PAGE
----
Introduction Social cognition is a person’s ability to configure the designs of relationships between themselves and others and to use these designs to guide social behaviors in a flexible manner. The models that are the most studied and describe social cognition are the theory of mind (ToM) and emotion recognition. This study was aimed to detect ToM and emotion recognition disorders in schizophrenia patients and their first-degree relatives. Methods Thirty schizophrenia patients in remission, the first-degree relatives of schizophrenia patients (n=30), and 30 healthy volunteers who were paired with the patients in terms of age and duration of education were included in the study. The Positive and Negative Symptom Scale (PANSS), Dokuz-Eylül Theory of Mind Scale (DEToMS), Reading the Mind in the Eyes test, Facial Emotion Identification Test (FEIT), and Facial Emotion Discrimination Test (FEDT) were performed by the patients participating in this study. Results ToM and emotion recognition were found to be defective in the schizophrenia patients and their relatives. The performances of ToM and emotion recognition were ranked as the schizophrenia group, family group, and control group, from the worst to the best. The schizophrenia group showed poor performance in all sub-components except irony. In the family group, the empathy subcomponent showed similar performance with the control group, whereas the subcomponents of the second-order false belief, metaphor, and faux pas tests showed similar performance with the patient group. There were differences among the three groups in the first-order false belief subscale as well as the total DEToMS. The patient and family groups showed the poorest performances, whereas the control group showed the best performance. Conclusion The detection of ToM and emotion recognition disorders in the remission period, regardless of the attack period and asymptomatic first-degree relatives, may support the view that the period of

  16. Some Aspects of the Research on Immunological Reactivity in Patients with Schizophrenia and Other Neuro-Psychiatric Disorders,

    DTIC Science & Technology

    Significant prospects in research on the pathology of schizophrenia are revealed in connection with the use of autoimmune reactions in clinical...practice. Important to this problem is the question concerning the presence of autoantibodies in the blood of patients with schizophrenia . It is necessary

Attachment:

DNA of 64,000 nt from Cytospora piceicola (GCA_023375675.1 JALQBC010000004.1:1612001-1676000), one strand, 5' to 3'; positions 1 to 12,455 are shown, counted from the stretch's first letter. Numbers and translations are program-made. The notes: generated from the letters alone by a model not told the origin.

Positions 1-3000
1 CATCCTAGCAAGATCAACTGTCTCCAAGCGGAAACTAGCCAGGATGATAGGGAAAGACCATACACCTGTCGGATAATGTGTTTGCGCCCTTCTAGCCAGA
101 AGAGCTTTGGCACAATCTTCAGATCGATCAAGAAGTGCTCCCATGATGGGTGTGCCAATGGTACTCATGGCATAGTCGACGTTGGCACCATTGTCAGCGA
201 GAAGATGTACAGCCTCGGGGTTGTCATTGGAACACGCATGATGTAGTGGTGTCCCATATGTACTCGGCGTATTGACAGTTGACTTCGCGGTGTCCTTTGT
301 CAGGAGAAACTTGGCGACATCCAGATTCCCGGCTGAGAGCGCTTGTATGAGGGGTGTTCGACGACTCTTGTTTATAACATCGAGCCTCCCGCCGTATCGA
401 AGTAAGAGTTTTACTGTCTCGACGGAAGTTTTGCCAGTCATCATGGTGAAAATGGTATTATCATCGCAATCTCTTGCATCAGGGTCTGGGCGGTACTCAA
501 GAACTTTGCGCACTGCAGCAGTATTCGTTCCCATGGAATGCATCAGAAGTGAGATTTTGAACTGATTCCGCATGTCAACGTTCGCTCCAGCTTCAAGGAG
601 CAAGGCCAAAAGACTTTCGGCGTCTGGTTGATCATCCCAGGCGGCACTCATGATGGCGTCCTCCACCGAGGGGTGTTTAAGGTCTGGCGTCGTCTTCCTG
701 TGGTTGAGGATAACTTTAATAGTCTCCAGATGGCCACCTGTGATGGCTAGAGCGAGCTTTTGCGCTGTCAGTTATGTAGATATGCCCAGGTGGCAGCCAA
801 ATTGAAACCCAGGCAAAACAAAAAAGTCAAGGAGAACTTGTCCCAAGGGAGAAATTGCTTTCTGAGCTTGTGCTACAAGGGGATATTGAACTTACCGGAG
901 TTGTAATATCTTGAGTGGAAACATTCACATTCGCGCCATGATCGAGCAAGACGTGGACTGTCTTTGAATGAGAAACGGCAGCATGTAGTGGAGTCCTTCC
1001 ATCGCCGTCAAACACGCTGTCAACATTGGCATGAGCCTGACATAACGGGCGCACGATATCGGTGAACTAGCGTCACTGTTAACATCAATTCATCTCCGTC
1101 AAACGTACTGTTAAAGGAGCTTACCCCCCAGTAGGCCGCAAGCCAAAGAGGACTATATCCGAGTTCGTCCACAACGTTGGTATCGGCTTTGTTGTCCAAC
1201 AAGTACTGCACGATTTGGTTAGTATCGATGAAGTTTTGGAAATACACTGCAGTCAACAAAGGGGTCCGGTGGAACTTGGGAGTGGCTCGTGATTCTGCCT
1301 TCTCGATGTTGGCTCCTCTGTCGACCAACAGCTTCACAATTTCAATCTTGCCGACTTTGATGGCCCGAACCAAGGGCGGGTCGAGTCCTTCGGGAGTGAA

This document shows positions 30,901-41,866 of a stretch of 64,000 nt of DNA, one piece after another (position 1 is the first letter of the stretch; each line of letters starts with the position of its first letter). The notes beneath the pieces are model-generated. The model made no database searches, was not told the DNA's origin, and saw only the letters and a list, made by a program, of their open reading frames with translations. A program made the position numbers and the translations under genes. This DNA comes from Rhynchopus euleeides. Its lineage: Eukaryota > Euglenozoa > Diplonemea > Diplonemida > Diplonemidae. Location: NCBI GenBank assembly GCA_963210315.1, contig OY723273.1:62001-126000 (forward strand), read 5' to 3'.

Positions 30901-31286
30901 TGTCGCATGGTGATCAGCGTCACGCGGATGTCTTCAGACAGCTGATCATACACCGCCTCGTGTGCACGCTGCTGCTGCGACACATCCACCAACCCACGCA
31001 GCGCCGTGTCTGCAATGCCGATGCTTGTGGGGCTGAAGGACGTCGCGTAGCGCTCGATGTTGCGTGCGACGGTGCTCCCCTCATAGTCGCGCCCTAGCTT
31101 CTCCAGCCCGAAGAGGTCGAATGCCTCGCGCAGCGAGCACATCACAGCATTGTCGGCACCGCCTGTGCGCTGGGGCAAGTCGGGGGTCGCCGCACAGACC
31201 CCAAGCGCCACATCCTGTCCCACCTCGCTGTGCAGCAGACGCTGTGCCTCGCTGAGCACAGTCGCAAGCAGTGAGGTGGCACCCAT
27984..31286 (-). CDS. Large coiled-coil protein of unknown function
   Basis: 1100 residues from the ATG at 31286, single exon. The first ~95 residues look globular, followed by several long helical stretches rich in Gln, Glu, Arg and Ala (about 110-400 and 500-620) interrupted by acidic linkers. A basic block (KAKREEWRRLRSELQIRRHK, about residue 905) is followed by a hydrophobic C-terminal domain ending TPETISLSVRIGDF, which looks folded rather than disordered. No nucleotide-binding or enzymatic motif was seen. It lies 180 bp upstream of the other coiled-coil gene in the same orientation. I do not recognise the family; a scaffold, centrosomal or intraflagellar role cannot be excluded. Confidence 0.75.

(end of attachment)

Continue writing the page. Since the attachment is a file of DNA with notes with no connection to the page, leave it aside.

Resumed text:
17. Disability among Attendees with Schizophrenia in a Nigerian Hospital: Further Evidence for Integrated Rehabilitative Treatment Designs.

    PubMed

    Olagunju, Andrew Toyin; Adegbaju, Dapo Adebowale; Uwakwe, Richard

    2016-11-23

    Evidence-based rehabilitative treatment is constrained due to limited knowledge about disability and its related factors among individuals with schizophrenia across West Africa. This study aims to investigate the pattern of disability, and the associated factors among individuals with schizophrenia. One hundred consecutively recruited consenting participants were subjected to designed questionnaire to inquire about their demographic and illness-related variables. This was followed by the administration of Structured Clinical Interview for DSM-IV-TR Axis I Disorders and Brief Psychiatric Rating Scale to confirm the diagnosis of schizophrenia and rate severity of symptoms respectively in them. In addition, the World Health Organisation Disability Assessment Scale II (WHODAS-II) was used to assess for disability in all participants. Different degrees of disability based on WHODAS-II mean score of 27.02±3.49 were noted among individuals with schizophrenia, and affectation of domains of disability like self care, getting along with others, life activities and participation in the society among others were observed. In addition, high level of disability was significantly associated with younger adults in the age group 18-44 years (P=0.007), unemployment status (P=0.003), remittance source of income (P=0.034) and ethnicity (P=0.017); conversely, less number of children (P=0.033), less amount spent on treatment (P<0.001) and lower BPRS score (P<0.001) correlated negatively with high level of disability. In spite of clinical stability following treatment, individuals with schizophrenia were disabled to varied degrees, and socioeconomic as well as illness-related factors constituted important correlates. Integration of rehabilitation along with social intervention into treatment design to reduce disability is implied, and further research is also warranted.

  18. Disability among Attendees with Schizophrenia in a Nigerian Hospital: Further Evidence for Integrated Rehabilitative Treatment Designs

    PubMed Central

    Olagunju, Andrew Toyin; Adegbaju, Dapo Adebowale; Uwakwe, Richard

    2016-01-01